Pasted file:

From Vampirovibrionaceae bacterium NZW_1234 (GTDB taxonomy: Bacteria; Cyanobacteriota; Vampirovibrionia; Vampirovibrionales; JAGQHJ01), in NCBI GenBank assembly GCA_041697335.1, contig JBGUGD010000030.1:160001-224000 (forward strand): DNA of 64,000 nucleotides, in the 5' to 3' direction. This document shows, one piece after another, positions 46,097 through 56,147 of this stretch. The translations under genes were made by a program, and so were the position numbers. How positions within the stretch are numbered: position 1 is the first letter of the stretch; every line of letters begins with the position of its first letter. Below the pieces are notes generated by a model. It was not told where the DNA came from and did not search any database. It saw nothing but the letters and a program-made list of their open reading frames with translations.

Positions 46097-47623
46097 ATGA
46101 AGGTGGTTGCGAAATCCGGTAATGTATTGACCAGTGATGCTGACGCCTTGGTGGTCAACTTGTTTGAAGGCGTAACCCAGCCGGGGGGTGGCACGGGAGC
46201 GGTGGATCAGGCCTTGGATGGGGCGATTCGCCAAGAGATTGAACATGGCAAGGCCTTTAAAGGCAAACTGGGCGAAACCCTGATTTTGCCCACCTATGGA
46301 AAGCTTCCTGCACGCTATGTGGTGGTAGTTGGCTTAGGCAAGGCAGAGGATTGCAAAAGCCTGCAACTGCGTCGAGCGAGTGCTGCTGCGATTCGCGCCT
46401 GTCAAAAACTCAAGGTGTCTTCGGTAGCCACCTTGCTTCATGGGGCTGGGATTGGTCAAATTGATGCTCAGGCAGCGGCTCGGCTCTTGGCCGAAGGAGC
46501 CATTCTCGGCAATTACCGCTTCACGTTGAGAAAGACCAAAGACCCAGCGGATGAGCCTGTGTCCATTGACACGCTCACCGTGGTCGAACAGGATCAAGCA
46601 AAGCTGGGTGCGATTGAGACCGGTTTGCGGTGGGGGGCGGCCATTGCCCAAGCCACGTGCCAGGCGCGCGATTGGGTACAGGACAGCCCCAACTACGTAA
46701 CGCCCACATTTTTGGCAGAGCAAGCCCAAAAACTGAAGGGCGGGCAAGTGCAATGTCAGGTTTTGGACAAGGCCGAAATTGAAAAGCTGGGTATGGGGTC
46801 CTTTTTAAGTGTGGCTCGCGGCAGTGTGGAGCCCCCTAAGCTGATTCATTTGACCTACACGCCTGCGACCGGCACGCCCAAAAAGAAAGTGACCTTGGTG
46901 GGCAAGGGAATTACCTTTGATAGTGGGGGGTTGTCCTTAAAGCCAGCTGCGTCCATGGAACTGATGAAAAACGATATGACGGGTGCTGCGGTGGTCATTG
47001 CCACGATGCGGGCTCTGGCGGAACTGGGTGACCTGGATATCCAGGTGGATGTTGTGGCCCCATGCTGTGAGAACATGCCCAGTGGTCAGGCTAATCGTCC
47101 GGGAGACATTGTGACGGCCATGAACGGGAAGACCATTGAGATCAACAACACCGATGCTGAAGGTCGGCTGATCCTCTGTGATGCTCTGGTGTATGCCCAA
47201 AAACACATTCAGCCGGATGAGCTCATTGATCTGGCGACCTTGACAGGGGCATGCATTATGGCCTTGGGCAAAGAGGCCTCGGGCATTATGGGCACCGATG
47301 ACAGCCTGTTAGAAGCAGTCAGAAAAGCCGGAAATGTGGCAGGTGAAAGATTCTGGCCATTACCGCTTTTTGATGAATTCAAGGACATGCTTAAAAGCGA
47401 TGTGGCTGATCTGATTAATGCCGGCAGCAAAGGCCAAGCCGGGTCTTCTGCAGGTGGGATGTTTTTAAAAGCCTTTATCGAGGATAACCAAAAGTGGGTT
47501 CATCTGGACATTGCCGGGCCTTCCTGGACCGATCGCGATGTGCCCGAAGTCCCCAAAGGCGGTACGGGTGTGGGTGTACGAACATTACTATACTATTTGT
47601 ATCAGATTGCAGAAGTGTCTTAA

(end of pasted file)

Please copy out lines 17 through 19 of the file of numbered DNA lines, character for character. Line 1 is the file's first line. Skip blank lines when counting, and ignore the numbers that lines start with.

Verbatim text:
47401 TGTGGCTGATCTGATTAATGCCGGCAGCAAAGGCCAAGCCGGGTCTTCTGCAGGTGGGATGTTTTTAAAAGCCTTTATCGAGGATAACCAAAAGTGGGTT
47501 CATCTGGACATTGCCGGGCCTTCCTGGACCGATCGCGATGTGCCCGAAGTCCCCAAAGGCGGTACGGGTGTGGGTGTACGAACATTACTATACTATTTGT
47601 ATCAGATTGCAGAAGTGTCTTAA